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The city is taken completely off-guard when, in protest over the murder of labour martyr Arthur “Ginger” Goodwin, the Vancouver Trades and Labour Council organizes a 24-hour general strike, the first of its kind in Canadian History.
“Though the possibility of a ‘general strike’ was talked of yesterday,” reports the Vancouver Province, “few people imagined that it would actually occur. Today at noon, when the street cars faded off the street, and the facts began to be realized the city was literally thunderstruck. Many people waiting on the downtown corners refused to believe that the proposed strike had been carried out.”
Goodwin, a coal miner labelled a “socialist orator” by the newspaper for his repeated attempts to agitate for an 8-hr work day, has been involved in numerous unsuccessful strikes across the country for close to 10 years. Blacklisted in many provinces as a communist, and suffering from the black lung, Goodwin was forced to flee into the BC forest when, after being repeatedly deemed unfit for duty, he was mysteriously (and some say suspiciously) drafted for the Canadian Army. Goodwin was tracked into the woods near Cumberland, BC, where, for reasons unknown, he was shot in the back by a special constable for the Dominion Police.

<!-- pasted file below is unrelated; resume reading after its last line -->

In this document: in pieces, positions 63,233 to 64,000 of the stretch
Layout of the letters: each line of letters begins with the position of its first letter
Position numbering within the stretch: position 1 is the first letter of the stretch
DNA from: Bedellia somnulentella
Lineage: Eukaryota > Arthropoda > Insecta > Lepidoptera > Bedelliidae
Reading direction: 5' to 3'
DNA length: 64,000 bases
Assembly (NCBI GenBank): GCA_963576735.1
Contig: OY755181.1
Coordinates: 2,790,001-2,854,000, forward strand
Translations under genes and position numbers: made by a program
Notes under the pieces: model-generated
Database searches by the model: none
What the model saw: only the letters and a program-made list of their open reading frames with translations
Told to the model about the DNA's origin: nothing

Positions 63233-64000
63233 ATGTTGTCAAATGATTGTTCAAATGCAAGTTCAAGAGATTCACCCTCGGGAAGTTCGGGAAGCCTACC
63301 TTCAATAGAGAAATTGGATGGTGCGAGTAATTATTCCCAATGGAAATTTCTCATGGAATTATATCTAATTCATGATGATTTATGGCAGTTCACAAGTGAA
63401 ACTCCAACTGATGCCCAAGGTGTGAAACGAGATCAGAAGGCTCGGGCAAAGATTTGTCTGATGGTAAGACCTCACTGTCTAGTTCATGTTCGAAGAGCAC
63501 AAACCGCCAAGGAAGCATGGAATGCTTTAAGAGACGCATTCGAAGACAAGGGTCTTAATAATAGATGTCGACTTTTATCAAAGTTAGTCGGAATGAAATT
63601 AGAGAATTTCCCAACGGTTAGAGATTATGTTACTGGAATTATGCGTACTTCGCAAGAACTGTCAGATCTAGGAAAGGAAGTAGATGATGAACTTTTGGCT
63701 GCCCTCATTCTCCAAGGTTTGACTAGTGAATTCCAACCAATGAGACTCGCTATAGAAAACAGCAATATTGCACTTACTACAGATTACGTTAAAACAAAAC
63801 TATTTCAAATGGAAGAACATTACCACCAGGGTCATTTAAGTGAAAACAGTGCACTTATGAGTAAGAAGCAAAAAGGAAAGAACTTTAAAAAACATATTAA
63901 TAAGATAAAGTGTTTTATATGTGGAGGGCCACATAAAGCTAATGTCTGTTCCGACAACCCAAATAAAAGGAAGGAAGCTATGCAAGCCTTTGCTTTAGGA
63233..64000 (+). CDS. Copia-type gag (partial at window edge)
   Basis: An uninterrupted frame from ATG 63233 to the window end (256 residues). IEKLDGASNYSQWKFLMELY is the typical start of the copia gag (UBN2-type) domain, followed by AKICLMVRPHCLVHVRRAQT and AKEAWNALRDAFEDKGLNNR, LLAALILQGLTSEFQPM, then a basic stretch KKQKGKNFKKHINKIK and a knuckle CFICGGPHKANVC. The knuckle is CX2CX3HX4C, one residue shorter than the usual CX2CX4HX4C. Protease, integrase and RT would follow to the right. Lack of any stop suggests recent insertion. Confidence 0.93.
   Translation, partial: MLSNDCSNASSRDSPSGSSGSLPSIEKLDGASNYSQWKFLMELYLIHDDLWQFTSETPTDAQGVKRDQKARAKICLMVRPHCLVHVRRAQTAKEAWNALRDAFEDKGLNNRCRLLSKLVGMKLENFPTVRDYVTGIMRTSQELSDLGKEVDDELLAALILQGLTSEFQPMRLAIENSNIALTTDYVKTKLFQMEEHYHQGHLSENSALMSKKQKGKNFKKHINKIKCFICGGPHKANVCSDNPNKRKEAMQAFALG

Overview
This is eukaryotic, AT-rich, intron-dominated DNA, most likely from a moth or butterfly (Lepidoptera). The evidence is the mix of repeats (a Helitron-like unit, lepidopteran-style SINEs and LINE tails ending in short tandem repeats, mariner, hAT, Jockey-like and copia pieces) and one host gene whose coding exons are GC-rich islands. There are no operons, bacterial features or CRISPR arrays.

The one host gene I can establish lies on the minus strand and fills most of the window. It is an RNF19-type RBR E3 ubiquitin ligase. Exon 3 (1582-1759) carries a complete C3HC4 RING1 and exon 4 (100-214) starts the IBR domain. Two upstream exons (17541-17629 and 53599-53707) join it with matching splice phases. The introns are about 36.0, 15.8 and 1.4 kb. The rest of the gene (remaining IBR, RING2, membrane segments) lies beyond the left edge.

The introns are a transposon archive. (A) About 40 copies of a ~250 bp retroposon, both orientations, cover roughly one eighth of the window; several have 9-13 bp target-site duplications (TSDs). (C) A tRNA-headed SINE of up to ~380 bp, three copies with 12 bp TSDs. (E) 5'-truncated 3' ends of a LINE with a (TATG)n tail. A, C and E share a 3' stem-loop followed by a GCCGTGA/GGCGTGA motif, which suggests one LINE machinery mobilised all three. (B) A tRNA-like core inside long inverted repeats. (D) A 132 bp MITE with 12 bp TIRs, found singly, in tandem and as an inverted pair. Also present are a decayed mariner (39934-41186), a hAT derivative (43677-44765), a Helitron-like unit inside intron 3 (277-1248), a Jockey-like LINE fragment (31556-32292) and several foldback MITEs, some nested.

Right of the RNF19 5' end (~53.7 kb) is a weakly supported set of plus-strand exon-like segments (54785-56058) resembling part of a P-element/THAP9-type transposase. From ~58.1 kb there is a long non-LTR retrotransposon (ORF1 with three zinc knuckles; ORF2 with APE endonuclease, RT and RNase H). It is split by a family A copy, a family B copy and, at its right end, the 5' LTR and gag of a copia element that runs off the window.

The General Strike will be received with considerable animosity by the public, with 300 men storming the VTLC’s headquarters on Dunsmuir Street, where the crowd will assault several individuals, force two labour agitators to kiss the Union Jack, and twice attempt to toss Secretary Victor Midgely out the window. By the following morning, the strike will be all but crushed, with the city’s newspapers glossing over mob involvement, and praising their actions against the city’s “undesirables.”
“This kind of thing will ruin the province,” gripes Minister of Parliament S.J. Crowe. “If a few Red Socialists with pro-German ideas are going to run the whole country, it is about time we gave up, and believe me, I for one am not prepared to accept that proposition just yet.”
IMAGE: Arthur “Ginger” Goodwin, in happier times. Image courtesy of the Cumberland Museum